In contrast, Mildmay (or Milly-Fox, as he calls himself sometimes), was what made the book for me. A thief with a troubled past, Mildmay wears his scarred face with an honesty and humor that makes him irresistible as a protagonist. He tells stories, narrates with a crude voice, and yes, faces his own inner demons in this book. Although he's seen as a murderer and lower than scum in seemingly everyone's eyes in Melusine, he has much greater strength than the supposedly high-born and noble Felix. Mildmay does not pretend to be something he's not, and he meets criticism head-on, knowing everything he did was to survive. And I can get on board with that. Many times I felt compelled to skim Felix's sections, but never so with Mildmay. Needless to say, I'm a huge fan.

Final Thoughts, Recommendation and rating:

Ana: For all of its narrative splendour, beautifully draw characters there was something …hollow about Melusine. It is as if all the potential I felt, especially with regards to the world building were never truly explored. In the end, after many hours of turning the pages rather rapturously the one question that I had in mind was “is that it?” and not “where can I get the next book”. Still, I recommend the book, and I will most definitely be reading the next one…I will just not be running to be book store to get it.

Thea: I enjoyed and liked Melusine for the well-written characters and especially for the narrative voices of the novel. But I have to agree with Ana--I felt as though something was missing from this book. Perhaps this is because of the lackluster plot, or the dropped storylines, perhaps it was something more, the literary equivalent of a soul? I don't know. I did like this book though, I just saw the potential for much more. I will, however, definitely pick up book 2, The Virtu, and give the series another go.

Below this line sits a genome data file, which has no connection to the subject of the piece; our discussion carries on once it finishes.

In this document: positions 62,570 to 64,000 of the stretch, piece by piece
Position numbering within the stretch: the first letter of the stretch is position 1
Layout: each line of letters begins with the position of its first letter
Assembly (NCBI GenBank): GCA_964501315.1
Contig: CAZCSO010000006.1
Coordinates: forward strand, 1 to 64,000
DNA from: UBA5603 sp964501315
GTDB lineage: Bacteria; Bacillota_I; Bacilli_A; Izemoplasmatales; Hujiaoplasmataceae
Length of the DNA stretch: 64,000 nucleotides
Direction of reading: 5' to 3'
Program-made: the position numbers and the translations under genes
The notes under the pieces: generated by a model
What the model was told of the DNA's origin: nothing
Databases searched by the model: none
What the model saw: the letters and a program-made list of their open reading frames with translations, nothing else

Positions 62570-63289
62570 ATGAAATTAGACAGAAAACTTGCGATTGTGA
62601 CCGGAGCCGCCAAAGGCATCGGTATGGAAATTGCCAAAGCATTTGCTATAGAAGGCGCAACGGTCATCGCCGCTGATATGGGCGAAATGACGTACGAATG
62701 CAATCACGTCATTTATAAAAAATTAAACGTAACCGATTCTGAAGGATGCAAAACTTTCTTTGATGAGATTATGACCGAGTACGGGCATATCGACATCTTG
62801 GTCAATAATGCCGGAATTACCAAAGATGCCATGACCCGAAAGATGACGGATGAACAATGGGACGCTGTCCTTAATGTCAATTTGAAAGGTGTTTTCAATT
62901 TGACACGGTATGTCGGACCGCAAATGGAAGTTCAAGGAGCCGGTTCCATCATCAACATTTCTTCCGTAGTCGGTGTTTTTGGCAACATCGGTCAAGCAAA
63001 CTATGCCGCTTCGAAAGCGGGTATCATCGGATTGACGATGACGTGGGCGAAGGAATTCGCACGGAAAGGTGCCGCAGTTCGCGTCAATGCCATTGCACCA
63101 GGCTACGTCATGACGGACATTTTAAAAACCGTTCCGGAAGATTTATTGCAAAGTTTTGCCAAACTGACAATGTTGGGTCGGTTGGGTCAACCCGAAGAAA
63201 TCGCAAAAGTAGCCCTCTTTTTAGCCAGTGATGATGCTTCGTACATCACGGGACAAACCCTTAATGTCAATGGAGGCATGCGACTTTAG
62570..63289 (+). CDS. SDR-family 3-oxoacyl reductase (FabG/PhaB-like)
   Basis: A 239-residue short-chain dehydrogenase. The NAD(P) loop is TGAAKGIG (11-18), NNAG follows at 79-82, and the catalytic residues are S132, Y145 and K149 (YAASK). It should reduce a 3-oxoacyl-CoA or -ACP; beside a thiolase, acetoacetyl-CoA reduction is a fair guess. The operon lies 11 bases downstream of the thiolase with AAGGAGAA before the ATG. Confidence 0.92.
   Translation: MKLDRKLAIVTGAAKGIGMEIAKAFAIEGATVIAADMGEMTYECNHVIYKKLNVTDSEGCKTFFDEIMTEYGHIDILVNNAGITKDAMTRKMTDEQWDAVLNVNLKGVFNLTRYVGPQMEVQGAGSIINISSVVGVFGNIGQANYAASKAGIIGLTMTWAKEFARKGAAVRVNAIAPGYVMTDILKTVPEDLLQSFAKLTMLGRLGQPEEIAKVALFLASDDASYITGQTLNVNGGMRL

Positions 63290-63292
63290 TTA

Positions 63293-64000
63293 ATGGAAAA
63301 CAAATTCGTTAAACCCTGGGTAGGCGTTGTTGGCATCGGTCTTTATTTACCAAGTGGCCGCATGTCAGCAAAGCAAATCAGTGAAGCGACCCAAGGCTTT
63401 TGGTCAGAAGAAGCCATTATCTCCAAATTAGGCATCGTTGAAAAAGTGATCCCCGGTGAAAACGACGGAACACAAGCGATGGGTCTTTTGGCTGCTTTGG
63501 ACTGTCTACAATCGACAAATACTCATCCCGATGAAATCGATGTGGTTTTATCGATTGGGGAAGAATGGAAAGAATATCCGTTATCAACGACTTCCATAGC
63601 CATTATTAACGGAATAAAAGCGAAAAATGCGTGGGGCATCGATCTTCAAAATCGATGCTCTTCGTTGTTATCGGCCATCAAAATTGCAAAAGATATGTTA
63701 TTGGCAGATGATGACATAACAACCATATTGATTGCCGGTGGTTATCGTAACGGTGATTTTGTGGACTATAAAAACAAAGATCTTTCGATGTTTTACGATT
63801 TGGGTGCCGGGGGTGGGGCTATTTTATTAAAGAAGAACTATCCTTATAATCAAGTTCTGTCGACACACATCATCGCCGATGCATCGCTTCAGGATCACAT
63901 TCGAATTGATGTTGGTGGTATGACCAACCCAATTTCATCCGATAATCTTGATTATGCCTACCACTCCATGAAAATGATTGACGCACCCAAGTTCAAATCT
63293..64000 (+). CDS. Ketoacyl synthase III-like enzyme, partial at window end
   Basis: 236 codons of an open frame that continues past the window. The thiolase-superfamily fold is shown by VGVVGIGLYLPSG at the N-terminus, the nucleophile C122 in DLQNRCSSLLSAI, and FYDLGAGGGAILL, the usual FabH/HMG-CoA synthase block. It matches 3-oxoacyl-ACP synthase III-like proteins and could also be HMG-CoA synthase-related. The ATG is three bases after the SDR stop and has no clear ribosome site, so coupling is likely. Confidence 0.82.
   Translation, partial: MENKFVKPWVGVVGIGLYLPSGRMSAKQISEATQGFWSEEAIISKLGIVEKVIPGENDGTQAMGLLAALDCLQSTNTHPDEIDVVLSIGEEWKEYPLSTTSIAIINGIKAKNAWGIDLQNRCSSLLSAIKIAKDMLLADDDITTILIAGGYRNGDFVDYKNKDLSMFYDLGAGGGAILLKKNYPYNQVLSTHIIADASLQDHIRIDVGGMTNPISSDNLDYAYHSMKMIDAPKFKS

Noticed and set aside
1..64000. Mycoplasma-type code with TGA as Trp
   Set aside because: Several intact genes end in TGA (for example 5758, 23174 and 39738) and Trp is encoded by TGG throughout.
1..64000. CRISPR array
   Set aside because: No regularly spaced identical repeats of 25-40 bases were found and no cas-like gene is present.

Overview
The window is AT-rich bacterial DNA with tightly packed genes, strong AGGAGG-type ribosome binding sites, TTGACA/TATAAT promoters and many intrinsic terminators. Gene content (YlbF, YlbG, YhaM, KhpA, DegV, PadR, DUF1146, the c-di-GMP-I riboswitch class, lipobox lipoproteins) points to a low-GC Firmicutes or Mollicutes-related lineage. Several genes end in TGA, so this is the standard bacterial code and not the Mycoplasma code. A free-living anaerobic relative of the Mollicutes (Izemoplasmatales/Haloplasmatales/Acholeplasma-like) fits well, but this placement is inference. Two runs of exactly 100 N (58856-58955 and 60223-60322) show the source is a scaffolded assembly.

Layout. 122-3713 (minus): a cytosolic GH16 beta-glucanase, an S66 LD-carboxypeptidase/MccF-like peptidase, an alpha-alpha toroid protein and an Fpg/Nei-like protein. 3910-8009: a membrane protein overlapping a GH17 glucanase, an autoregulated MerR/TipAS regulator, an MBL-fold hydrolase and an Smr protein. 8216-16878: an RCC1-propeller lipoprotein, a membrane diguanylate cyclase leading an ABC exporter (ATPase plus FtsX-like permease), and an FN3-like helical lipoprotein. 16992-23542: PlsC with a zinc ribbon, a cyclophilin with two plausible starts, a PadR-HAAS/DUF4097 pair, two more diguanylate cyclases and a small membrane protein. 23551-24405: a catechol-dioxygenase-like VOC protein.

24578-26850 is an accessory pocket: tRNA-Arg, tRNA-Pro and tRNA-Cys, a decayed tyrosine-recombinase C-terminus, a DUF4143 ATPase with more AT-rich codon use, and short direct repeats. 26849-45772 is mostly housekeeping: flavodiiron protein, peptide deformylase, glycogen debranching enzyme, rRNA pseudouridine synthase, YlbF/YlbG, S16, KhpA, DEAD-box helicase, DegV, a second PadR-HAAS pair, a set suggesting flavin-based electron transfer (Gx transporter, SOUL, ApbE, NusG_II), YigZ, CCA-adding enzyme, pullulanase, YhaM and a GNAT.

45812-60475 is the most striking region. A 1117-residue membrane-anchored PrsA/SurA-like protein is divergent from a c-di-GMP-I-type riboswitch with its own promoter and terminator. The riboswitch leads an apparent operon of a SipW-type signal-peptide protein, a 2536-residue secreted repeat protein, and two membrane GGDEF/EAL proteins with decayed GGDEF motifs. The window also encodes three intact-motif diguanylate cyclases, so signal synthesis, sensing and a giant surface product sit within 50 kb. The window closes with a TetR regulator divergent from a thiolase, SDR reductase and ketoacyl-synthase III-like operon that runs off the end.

Notable quotes/ Parts:

Ana:I loved when FINALLY the stupid wizards from the Mirador realised that Felix was under a spell and were able to help him. I actually clapped my hands when he left the asylum. The build-up was so tense, I was on the edge of my seat the whole time.

Thea: I loved the section where Mildmay, Bernard and Mavortian are traveling down the Sim and run across the lake monster, the Kalliphorne. For safe passage they must help her sick husband. It's a creepy, fantastic scene.



Thea: 7 Very Good

Thank you, Kristen, for the lovely opportunity! It was a blast!

Thank you for the guest dare idea and the fabulous review, Ana and Thea! It was definitely a lot of fun!

Tuesday, February 17, 2009

Tomorrow is Guest Dare Day

Wednesday the 18th is the day Ana and Thea from The Book Smugglers are reviewing Melusine over here, and I'll be over there with a review of Dead Witch Walking. Their review will be up tomorrow morning. I'll be gone at work all day tomorrow and after that I desperately need to go grocery shopping, but when I get back I'll put up the link to the review on their blog. At least I should be back earlier than tonight... it's 10 and I haven't even had dinner yet (of course, I ordered food when I got back an hour and a half ago and it's still not here yet).

Monday, February 16, 2009

Review of Inside Straight

Inside Straight is the first of a trilogy of newer books set in the Wild Cards universe of superheroes. The sequel, Busted Flush, was released in December 2008 and the next book, Suicide Kings, should be released around December 2009. There are also 17 older books in the series, and most of these are written as anthologies containing contributions by several different authors. Inside Straight is also a compilation novel, a complete story with portions written by Daniel Abraham, Melinda M. Snodgrass, Carrie Vaughn, Michael Cassutt, Caroline Spector, John Jos. Miller, George R. R. Martin, Ian Tregillis, and S. L. Farrell.